How to Create Your Own Custom Fonts Part Two
Visual designers have access to a plethora of new and affordable design tools. Touchscreen devices and advanced styluses like the Apple pencil make capturing ideas and moving to a digital workflow easier than ever.
Photoshop — Used to manipulate typefaces and create layered refinement sketches.
Illustrator — Used to vector trace final refinement sketches and quickly add elements of style like colors, gradients, textures, patterns, etc.
Drawing Tablet — Used for digital drawing within Photoshop.
Papyrus is a widely available typeface designed by Chris Costello, a graphic designer, illustrator, and web designer. Created in 1982, it was hand-drawn over a period of six months by means of calligraphy pen and textured paper. Papyrus has a number of distinctive characteristics, including rough edges, irregular curves, and high horizontal strokes in the capitals.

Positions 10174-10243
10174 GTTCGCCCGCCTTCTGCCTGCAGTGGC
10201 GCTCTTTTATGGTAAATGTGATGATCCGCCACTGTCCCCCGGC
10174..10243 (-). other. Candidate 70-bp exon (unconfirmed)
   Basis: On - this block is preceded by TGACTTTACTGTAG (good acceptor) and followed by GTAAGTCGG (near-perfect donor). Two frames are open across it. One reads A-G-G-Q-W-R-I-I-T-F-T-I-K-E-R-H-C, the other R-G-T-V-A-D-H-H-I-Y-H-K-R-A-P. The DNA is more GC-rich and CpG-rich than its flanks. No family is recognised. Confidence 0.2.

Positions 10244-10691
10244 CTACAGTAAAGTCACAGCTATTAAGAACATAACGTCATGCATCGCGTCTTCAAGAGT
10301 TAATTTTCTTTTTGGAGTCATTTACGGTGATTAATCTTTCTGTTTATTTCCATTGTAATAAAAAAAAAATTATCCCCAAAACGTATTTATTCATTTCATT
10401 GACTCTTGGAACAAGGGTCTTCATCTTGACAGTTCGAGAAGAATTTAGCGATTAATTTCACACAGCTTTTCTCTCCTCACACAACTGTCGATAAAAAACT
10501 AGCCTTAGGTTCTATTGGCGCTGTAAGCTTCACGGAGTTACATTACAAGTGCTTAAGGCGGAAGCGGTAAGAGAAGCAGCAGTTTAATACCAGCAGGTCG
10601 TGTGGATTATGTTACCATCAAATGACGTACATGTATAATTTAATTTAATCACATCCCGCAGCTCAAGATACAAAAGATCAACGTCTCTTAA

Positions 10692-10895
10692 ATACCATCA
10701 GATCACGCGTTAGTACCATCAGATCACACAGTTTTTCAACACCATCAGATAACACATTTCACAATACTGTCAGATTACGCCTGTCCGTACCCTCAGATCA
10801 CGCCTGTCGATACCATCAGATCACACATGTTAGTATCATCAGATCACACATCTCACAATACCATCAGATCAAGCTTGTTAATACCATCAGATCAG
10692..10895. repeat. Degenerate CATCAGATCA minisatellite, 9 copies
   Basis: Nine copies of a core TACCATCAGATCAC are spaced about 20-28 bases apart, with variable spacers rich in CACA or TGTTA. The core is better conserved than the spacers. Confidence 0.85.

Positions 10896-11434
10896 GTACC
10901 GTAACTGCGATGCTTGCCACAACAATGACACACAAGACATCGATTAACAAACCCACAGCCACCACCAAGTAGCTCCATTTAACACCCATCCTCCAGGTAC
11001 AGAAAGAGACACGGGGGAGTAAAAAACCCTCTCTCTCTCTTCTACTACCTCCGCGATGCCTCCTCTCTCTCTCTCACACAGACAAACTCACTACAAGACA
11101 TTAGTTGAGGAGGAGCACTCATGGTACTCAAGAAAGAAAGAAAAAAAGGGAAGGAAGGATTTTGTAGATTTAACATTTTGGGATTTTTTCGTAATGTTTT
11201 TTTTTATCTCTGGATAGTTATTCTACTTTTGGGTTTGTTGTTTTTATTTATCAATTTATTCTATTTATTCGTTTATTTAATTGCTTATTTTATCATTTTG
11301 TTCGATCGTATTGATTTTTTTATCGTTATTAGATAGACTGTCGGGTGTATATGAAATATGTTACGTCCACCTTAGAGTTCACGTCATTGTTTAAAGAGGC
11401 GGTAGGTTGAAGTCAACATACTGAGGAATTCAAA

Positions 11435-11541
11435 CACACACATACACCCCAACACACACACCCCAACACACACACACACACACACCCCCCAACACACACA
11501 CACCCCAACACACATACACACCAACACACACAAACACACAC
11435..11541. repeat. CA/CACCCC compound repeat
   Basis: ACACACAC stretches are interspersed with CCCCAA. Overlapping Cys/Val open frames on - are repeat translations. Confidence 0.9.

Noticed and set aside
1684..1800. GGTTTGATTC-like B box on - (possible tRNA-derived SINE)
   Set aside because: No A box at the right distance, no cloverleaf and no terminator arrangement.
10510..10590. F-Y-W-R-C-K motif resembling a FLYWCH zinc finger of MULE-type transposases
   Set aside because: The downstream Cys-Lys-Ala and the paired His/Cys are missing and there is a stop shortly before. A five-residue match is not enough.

1. Review Typeface
In Photoshop, choose a typeface, type the business name you need for your logotype, and quickly examine each letter to get a feel for design possibilities like scale, proportion, letter weight, etc.
Using your drawing tablet, make a loose sketch of your logotype. No need to be exact here.
Just sketch something quick and easy to serve as a skeleton for your design.
3. Distort Typeface
Using your selected typeface, scale, stretch, skew, and squish each letter over the top of your ideation sketch. No need to make things perfect on this step. You’ll refine it later on, so just keep going.
You can use the steps above to create your own beautiful sticker printing too!